Sunday, February 23, 2014
From the ABA Journal blog:
New York’s Chief Judge Jonathan Lippman announced a new “pro bono scholars” program on Tuesday in which third-year law students would take the bar exam in February in exchange for devoting their last semester to pro bono work.
The first-of-its-kind program has already been approved by the Board of Law Examiners, Lippman said in his annual speech (PDF) on the state of the judiciary. An advisory committee will “address the logistics of an expanded February bar exam, ensure compliance with ABA standards, and develop a more precise timetable" for implementation, he said. The New York Times, the Associated Press and the New York Law Journal (sub. req.) covered his remarks.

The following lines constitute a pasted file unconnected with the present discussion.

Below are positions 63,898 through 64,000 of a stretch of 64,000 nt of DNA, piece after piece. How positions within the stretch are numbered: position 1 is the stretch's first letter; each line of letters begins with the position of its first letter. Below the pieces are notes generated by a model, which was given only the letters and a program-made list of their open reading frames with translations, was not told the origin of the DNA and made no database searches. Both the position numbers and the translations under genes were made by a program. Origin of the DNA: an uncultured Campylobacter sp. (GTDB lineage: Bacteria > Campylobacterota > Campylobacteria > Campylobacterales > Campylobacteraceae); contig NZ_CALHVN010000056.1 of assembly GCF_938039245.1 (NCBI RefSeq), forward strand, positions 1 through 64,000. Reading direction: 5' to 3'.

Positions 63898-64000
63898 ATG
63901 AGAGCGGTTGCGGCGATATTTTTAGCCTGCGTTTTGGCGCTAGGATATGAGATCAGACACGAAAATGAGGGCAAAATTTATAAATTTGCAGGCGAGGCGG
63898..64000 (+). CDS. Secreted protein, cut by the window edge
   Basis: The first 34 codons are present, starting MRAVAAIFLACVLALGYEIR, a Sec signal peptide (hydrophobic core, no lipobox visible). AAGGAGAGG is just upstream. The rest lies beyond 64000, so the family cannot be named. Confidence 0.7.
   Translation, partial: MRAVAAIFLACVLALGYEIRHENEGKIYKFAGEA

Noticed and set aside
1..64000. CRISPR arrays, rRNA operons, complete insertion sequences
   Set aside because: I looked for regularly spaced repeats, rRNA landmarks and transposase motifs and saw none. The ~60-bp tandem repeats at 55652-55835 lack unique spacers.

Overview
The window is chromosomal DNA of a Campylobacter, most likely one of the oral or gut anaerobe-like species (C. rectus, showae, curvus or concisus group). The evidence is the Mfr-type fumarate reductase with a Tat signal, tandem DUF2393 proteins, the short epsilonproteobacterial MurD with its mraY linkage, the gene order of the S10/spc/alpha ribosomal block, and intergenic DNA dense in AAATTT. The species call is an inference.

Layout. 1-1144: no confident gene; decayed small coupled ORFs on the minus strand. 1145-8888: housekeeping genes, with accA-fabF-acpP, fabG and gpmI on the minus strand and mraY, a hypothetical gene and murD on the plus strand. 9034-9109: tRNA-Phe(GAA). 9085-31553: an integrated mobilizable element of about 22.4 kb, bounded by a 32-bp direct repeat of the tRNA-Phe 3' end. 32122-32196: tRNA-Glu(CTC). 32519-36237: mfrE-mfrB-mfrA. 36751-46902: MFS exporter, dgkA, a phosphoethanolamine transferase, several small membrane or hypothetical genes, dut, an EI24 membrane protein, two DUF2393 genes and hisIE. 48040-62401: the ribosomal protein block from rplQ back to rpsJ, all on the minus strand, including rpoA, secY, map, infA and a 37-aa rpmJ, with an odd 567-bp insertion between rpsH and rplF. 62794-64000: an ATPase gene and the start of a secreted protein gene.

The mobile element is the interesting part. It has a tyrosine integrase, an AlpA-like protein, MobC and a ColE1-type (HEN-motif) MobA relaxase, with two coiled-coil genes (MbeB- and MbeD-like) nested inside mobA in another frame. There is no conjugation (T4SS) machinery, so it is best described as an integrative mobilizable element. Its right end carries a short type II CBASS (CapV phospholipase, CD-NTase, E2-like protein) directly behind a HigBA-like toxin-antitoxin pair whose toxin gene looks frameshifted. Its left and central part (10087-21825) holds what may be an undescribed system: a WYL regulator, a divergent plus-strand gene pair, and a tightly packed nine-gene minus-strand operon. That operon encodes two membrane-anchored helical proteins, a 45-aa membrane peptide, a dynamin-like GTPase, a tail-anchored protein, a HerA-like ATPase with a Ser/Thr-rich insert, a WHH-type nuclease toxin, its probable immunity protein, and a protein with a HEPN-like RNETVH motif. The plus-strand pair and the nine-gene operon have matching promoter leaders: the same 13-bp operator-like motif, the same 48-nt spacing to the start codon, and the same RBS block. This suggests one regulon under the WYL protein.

New York’s 15 law schools, along will other law schools, will have the option of participating in the program, though there will need to be some limits on student participation as the program is developed, Lippman said. Participating 3Ls would begin studying for the bar after finishing fall semester exams, and would begin full-time pro bono work after taking the bar exam in February.
There are some reservations:
The Times says law deans responded to the program with “cautious enthusiasm.” Some said the quality of training would have to be high, while others expressed concern about the short time period to study for the bar and the incentive to work hard after passing.